show episodes
 
Loading …
show series
 
We all know the vow: “In sickness and in health.” But in reality, when serious illness enters a relationship, everything changes. A powerful mix of conflicting emotions can tug on people — love, devotion, grief, guilt, and even resentment. Illness can be a test — a trial by fire — but also an opportunity for growth. On this episode, we hear from co…
 
How do you sum up the experience of motherhood — all of the changes it brings, big and small? It’s a transformation that affects everything — hormones, body image, peer group, feelings, money, career … even the answers to larger, existential questions like, “Who am I in this world, and what do I hold dear?” On this episode, we’ll explore motherhood…
 
Around the world, at dawn, something magical happens. As the sun rises, nature seems to wake up, and different species break into a chorus of song and call. These “dawn choruses” are one way we experience the rich tapestry of life all around us. But that tapestry is wearing thin, as species disappear from our planet at an increasingly fast rate. On…
 
When you hear the word fungi, chances are mushrooms come to mind: button mushrooms, maybe portobellos, or chanterelles. But so much of the fungi kingdom is invisible — underground — and many say underappreciated. Fungi are vital to life on the planet, but scientists are just beginning to understand their many functions and possibilities. On this ep…
 
Jessie Flynn decided she’d had enough. For years, multiple sclerosis had taken more and more away from her life — her ability to move, her freedom, the job she loved, even her marriage. Now it seemed like medical treatments and physical therapy were no longer halting the illness’ progression — it seemed like she was on a rapid slide toward immobili…
 
Learning how to be a parent can feel overwhelming, and advice is everywhere. There are the things you’re learning from other parents, the things you’re reading in books, the things you hear from your pediatrician, from influencers, from your great aunt Margaret … and in the meantime, you’re trying to develop your own instincts as a parent. So who d…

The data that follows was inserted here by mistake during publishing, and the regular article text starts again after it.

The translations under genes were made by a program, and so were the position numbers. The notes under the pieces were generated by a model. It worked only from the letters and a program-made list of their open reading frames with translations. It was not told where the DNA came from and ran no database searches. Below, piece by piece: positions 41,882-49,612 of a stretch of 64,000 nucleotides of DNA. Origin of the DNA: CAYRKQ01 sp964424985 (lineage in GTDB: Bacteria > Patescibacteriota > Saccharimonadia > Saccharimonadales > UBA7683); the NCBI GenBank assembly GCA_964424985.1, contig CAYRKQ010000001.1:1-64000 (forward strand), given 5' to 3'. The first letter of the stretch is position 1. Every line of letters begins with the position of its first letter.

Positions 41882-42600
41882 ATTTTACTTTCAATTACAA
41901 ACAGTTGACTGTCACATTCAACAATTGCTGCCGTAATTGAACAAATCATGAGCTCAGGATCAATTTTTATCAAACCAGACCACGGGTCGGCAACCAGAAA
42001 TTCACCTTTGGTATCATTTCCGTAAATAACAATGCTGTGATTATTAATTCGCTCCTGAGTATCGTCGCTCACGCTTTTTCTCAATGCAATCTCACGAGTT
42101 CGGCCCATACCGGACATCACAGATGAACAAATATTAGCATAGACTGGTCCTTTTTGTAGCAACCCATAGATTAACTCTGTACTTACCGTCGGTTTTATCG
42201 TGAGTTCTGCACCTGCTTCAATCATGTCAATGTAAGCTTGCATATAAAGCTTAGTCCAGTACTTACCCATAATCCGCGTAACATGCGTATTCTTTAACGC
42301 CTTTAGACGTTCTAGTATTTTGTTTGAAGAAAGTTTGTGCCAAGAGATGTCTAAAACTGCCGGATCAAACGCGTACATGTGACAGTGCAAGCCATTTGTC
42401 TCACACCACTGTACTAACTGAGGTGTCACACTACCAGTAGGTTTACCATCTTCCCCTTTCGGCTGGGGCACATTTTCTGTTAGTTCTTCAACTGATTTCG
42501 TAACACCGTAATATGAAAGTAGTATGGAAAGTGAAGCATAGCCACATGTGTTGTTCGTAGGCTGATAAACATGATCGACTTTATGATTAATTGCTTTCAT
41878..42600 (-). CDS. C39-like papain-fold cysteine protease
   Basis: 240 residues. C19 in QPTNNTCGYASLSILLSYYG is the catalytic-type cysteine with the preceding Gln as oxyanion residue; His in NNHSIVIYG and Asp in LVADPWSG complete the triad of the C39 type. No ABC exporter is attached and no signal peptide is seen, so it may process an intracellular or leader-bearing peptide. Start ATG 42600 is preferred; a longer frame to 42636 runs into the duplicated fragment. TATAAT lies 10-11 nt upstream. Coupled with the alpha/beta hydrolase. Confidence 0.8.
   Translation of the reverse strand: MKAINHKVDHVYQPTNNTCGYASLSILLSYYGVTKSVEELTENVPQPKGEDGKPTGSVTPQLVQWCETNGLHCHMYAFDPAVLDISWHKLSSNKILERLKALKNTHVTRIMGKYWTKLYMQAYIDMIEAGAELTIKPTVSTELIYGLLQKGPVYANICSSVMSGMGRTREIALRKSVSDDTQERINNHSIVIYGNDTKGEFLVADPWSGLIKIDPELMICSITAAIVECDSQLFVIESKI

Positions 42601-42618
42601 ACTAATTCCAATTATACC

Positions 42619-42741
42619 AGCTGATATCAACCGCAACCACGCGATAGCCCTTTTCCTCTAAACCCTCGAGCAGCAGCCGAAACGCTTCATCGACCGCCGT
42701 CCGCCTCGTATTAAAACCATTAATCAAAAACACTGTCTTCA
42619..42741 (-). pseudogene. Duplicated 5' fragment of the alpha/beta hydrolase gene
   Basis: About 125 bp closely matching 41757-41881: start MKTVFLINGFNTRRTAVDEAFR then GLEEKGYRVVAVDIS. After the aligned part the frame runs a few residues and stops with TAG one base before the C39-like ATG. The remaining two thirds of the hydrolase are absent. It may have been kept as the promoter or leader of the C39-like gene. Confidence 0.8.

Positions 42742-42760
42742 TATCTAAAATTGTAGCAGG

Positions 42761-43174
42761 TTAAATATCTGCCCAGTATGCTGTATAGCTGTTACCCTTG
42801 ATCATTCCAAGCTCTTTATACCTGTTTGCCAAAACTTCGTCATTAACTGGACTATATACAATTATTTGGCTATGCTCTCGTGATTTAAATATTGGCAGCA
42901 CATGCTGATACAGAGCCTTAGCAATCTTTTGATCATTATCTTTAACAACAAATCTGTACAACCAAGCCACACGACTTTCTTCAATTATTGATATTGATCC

When it comes to generosity, there’s a wide spectrum in terms of how far we’ll go for others. There’s buy-your-friends-dinner generosity, donate-to-charities generosity — and then there’s give-your-organ-to-a-perfect-stranger generosity. There’s generosity that makes us feel good, generosity that happens anonymously, generosity that goes viral on s…
 
It’s when a dark alleyway makes the hairs stand up on the back of our neck; when a mother just knows that something’s wrong with her kid; when you meet someone, and can tell they’ll either be your best friend — or your worst nightmare. On the surface, intuition can seem a bit like magic — this unexplainable knowledge that pops in our heads, based o…
 
The human brain has an incredible capacity for processing information, from sensory data, to casual conversations, to everything we hear and read — in fractions of seconds. Not only that, our brains make sense of it all, allowing us to learn, work, form relationships, and navigate the world. On this episode, we take a closer look at how this all wo…
 
Science is constantly propelling athletes to run faster, jump higher, push harder, and break records. Scientific advances have become such a big part of competitions that some critics say innovation is beginning to overshadow athleticism. On this episode, we explore the different ways in which science is shaping sports. We hear stories about high-t…
 
If there’s one thing humans can’t get enough of, it’s love. The spark of a first kiss, the warm glow of a happy couple — even if it leads to jealousy, heartache, and pain. We’re obsessed — there are millions of songs, movies, poems, paintings, even scriptures — dedicated to exploring romantic love. And yet, in many ways, love remains mysterious. Th…
 
From Amazon to Angie’s List, Google, Facebook, and Yelp, we live in a world driven by feedback. In the best of circumstances, honest critiques can make us better — they can give us new perspectives, improve our work, or just offer some encouragement to keep us going. But feedback is a double-edged sword — it can be both kind and cruel, honest and p…
 
It seems like every week, we hear about new breakthroughs in cancer treatment — new discoveries, new medications, new hopes for a cure. The war on cancer has been a slow and steady grind, with incremental progress that’s been built one study, one breakthrough at a time. Behind each of those small but meaningful victories are years of unseen work — …
 
In 2018, Owen Rivers woke up in a hospital bed after a fentanyl overdose — and could no longer form new memories. It was a terrifying experience; he’d ask the same questions over and over — why he was there and what had happened to him — only to forget the answers. As it turns out, his case is part of a larger medical mystery surrounding a type of …